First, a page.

It does this through the inclusion of new rights-based objectives and principles and designated lived experience roles at the highest levels of new and existing governance and oversight entities. This includes designated lived experience Commissioner roles within the new Mental Health and Wellbeing Commission and lived experience representation on Regional Mental Health and Wellbeing Boards, Youth Mental Health and Wellbeing Victoria, Forensicare and the Victorian Collaborative Centre for Mental Health and Wellbeing.
The lived experience principle recognises the importance and value of the contribution of people with lived experience as leaders and partners in the mental health and wellbeing system.
New measures promote supported decision making and the agency and autonomy of people living with mental illness.
This includes the provision of appropriate supports to help people understand information, communicate and make decisions. All reasonable efforts must be made to provide supports any time the Act requires communication with a consumer or their family members, carers and supporters.
Advance statements of preference (formerly advance statement) may now include a broader range of preferences relating to treatment, care and support needs. Designated mental health services are now obliged to make all reasonable efforts to give effect to a patient’s advance statement of preferences and/or to support a nominated support person.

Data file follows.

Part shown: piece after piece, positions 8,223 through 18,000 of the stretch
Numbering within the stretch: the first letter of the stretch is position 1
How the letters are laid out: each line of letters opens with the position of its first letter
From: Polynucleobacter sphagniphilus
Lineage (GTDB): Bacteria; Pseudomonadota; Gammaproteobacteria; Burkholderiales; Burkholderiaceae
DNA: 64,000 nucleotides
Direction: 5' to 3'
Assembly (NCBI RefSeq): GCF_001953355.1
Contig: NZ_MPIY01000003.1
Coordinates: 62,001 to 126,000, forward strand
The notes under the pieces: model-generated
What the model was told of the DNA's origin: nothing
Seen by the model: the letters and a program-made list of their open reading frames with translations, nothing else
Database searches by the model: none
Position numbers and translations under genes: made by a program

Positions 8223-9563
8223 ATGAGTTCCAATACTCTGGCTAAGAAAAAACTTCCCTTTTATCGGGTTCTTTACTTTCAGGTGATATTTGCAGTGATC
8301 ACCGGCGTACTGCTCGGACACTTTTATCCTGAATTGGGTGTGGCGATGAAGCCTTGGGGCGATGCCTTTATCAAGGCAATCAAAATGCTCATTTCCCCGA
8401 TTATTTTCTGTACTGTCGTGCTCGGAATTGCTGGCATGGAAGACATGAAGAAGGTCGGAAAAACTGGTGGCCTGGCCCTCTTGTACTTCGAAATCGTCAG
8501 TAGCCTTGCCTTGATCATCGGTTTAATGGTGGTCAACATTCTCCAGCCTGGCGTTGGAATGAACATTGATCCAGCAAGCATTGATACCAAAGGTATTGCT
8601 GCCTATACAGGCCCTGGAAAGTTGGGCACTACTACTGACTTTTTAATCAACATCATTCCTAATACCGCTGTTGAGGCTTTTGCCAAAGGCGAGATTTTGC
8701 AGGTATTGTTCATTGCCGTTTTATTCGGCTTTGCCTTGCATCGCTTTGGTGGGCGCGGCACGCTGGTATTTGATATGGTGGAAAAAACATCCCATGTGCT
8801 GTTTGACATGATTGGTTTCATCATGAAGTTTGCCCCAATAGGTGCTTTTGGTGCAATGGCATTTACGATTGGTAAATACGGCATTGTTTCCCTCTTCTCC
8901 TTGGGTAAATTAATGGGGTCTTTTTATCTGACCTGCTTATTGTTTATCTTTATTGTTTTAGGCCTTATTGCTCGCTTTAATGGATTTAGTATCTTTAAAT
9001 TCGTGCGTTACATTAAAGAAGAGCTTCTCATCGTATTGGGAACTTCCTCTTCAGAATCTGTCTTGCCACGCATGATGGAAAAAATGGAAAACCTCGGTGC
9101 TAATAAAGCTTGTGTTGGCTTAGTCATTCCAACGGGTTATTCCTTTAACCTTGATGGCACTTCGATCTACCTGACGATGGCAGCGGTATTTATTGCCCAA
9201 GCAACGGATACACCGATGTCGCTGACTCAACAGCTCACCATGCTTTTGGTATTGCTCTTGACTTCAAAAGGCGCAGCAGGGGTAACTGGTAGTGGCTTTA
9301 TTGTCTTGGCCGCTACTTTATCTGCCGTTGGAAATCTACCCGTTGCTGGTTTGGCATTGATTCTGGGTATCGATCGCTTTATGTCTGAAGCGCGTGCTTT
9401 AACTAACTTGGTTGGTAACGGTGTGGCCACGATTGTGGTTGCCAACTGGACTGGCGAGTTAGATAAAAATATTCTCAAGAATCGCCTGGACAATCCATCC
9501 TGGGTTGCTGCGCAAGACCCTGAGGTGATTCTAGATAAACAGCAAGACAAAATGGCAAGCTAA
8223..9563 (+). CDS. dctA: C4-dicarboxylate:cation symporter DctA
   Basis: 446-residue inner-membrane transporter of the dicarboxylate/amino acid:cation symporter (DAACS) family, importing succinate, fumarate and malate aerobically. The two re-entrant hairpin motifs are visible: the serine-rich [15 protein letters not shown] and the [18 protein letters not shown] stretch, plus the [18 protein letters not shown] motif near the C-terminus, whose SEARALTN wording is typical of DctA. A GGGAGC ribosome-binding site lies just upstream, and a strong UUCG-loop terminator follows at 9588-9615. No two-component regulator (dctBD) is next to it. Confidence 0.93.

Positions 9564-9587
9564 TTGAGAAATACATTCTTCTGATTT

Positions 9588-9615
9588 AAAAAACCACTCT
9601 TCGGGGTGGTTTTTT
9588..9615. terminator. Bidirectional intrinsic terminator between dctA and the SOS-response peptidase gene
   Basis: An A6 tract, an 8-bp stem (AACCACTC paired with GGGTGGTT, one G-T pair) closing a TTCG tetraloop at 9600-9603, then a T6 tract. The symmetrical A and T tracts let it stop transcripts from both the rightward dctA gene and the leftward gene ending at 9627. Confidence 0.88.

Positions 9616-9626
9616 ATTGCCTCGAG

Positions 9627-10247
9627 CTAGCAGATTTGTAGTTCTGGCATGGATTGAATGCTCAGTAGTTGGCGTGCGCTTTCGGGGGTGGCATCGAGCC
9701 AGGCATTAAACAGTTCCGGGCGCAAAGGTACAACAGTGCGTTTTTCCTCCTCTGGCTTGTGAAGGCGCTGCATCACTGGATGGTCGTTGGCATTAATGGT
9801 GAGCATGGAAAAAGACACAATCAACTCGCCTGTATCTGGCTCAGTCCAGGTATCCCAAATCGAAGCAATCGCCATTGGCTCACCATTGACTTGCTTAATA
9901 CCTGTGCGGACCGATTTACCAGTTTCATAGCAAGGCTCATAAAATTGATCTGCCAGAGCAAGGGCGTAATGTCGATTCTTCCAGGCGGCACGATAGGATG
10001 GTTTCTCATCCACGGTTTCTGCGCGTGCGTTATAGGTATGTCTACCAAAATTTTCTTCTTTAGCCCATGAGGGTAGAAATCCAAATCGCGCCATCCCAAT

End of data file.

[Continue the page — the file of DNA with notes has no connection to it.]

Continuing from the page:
Written reasons must now be provided whenever a treatment preference outlined in an advance statement of preference is overridden.
The Act clarifies the role of the nominated support person (formerly nominated person) to focus on advocating for the views and preferences of the patient and supporting them to communicate and make their own decisions.
Provisions related to second psychiatric opinions are comparable to those of the Mental Health Act 2014, except for a new requirement that a patient is automatically provided with written reasons when recommendations of a second psychiatric opinion are not adopted.
The Act establishes a new opt out model of non-legal mental health advocacy. Service providers must assist mental health advocates in undertaking their role.
Treatment and care
Compulsory assessment criteria and compulsory treatment criteria are unchanged from the Mental Health Act 2014.
Provisions for the making, variation and revocation and operation of assessment orders, court assessment orders, temporary treatment orders and treatment orders are comparable to those of the Mental Health Act 2014, however, new decision making principles for treatment and interventions must be given proper consideration in the application for and making of these orders.
The maximum duration of a community treatment orders has been reduced from 12 months to 6 months.
The Act introduces regulation of chemical restraint as a type of restrictive intervention. Chemical restraint is defined as the giving of a drug to a person for the primary purpose of controlling the person’s behaviour by restricting their freedom of movement but does not include the giving of a drug to a person for the purpose of treatment or medical treatment.